Bombay, India — A special investigatory panel headed Monday for Bombay to listen to flight and voice recorder’s retrieved from an AirIndia jet that crashed last month off the Irish coast, killing all 329 people on board.

Investigators are expected Tuesday to unseal the flight, and cockpit voice recorders recovered from the jumbo jet. They hope the “black boxes” actually painted orange for visibility will provide the clue to the crash.

The AirIndia Boeing 747, on a flight from Canada to India, vanished from radar screens 31,000 feet in the air and crashed June 23 off the coast of Ireland.

A special investigative panel led by New Delhi High Court Judge D.N. Kirpal left New Delhi on Monday for Bombay, where members will watch technicians unseal the recorders found in 6,700 feet of water last week by robot submarines.

The recorders are stored in the metal containers they were placed in after they were recovered and it is not known if they were damaged.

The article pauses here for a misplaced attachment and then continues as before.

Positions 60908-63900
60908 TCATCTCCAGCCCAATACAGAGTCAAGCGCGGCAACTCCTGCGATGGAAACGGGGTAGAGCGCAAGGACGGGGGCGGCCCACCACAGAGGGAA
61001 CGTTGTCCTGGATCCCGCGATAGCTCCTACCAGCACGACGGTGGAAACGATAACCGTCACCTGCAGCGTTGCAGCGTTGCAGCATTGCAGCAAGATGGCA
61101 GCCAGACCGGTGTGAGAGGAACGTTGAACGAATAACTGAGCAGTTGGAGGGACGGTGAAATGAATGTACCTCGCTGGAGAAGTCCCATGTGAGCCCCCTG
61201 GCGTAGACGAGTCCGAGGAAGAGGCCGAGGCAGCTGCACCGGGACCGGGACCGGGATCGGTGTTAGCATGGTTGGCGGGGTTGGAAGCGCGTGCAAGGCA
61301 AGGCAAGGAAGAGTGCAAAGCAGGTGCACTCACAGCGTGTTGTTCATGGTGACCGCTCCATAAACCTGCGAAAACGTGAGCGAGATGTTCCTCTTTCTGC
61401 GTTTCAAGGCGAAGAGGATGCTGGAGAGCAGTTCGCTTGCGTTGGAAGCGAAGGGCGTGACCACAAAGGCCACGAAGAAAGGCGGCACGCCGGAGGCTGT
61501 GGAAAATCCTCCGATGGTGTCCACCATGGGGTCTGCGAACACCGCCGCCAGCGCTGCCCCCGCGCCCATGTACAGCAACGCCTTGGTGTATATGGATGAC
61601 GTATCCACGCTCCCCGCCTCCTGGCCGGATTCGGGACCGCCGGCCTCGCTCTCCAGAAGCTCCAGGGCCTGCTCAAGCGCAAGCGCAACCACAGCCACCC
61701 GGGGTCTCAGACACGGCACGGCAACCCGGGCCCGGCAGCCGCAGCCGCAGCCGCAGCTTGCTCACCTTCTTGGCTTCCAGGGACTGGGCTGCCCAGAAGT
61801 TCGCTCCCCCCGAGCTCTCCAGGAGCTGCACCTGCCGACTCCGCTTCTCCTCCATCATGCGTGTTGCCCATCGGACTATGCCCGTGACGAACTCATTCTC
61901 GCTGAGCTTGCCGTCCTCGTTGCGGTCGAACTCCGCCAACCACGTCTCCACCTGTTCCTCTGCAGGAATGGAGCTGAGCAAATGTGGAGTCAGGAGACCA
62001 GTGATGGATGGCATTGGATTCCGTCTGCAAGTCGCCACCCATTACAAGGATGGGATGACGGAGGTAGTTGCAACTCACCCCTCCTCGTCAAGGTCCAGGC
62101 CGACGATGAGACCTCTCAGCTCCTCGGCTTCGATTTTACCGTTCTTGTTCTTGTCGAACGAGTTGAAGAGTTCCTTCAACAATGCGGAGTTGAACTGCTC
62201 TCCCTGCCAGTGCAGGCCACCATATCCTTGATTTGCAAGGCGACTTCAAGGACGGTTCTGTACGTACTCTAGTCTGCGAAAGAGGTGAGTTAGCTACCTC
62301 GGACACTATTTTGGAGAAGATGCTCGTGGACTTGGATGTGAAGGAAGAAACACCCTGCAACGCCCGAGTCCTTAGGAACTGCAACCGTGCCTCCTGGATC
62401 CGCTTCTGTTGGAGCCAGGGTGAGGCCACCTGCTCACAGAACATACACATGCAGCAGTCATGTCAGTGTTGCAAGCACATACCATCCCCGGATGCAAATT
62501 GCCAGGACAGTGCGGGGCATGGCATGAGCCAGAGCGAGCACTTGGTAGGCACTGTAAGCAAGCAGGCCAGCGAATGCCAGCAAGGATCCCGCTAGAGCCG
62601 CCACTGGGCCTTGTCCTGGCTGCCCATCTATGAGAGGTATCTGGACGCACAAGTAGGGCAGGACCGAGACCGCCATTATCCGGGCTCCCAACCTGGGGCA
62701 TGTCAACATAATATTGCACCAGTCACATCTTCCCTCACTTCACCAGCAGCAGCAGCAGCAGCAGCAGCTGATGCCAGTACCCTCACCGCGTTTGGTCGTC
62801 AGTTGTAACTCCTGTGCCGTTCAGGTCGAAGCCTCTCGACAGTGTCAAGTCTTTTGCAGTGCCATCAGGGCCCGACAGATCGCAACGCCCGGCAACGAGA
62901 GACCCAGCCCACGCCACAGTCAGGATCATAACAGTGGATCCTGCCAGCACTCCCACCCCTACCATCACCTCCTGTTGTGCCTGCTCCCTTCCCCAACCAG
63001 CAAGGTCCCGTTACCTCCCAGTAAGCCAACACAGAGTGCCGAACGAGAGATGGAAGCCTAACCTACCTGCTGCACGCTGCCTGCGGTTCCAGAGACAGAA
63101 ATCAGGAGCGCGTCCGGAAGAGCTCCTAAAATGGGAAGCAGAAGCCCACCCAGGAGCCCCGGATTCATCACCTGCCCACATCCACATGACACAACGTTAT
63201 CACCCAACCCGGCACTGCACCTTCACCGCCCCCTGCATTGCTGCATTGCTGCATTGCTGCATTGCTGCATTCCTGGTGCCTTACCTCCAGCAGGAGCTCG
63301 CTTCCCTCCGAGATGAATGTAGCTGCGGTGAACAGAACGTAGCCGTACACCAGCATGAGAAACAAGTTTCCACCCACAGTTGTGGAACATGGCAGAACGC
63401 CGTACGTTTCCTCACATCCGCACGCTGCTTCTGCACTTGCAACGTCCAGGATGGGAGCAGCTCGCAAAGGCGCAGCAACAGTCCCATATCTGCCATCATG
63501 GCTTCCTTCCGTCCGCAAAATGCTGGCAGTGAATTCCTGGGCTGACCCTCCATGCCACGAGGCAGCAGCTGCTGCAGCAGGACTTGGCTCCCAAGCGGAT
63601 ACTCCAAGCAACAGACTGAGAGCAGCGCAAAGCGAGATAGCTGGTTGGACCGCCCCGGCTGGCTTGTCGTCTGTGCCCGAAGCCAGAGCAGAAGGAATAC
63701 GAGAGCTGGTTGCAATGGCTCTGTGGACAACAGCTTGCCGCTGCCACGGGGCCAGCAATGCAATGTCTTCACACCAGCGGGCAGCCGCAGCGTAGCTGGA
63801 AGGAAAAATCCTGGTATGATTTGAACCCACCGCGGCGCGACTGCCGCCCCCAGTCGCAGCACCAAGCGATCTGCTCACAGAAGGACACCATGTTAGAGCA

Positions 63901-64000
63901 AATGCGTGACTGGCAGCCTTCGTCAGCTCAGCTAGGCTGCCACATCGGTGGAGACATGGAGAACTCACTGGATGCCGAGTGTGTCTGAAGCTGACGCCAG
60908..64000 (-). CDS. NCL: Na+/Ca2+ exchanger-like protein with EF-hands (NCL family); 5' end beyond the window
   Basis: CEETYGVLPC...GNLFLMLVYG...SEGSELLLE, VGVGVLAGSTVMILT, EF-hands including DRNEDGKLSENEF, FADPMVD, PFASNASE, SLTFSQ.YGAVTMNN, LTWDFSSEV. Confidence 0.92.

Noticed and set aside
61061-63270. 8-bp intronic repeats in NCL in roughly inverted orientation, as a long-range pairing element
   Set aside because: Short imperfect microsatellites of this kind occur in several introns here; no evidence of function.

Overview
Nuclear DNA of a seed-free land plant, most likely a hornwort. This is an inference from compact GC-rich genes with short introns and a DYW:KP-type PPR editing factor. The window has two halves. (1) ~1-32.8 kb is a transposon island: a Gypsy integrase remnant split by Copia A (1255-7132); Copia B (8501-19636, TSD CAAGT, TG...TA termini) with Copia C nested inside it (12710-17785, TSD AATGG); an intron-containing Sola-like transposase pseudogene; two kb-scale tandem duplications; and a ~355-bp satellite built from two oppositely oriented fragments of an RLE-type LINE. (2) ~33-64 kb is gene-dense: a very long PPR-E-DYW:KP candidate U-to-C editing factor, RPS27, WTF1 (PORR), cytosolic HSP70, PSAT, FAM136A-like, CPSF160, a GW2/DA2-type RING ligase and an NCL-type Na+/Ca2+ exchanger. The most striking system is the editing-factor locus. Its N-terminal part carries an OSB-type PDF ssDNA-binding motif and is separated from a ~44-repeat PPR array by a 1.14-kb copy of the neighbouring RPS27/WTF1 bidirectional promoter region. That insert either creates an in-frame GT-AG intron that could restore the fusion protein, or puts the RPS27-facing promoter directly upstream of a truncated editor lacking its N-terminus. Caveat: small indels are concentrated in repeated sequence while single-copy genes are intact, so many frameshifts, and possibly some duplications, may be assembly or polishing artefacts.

Kirpal, appointed to head a judicial inquiry into the cause of the disaster, told reporters before departure from New Delhi, “It is too early to say anything about the inquiry.”

Kirpal and his panel of five aviation and explosives experts will direct the analysis of the devices that could provide vital clues about whether the crash was due to electrical or structural failure or a bomb. Canadian and British aviation experts have criticized the decision to return the recorders to India on grounds more advanced analytical equipment was available in the West.

The initial playing and decoding of the flight data recorder are to take place Tuesday at Air India’s engineering shop in Bombay, where the boxes have been held under police guard since they were returned on Saturday.

But officials said the recorders would be taken to Bombay’s Bhabha Atomic Research Center if more sophisticated equipment is needed to analyze the information.

A senior scientist at Bhabha said technicians at the research center “worked through the weekend” to prepare frequency analysis equipment, special tape recorders, amplifiers and electronic noise filters to analyze the cockpit sounds recorded in the final moments of the flight.


Indian investigators have maintained an_ explosion was the most likely explanation for the crash, but Canadian experts contended there was no evidence of a bomb or bomb damage to support the theory.

(See Editorial)

Article extracted from this publication >>  July 19, 1985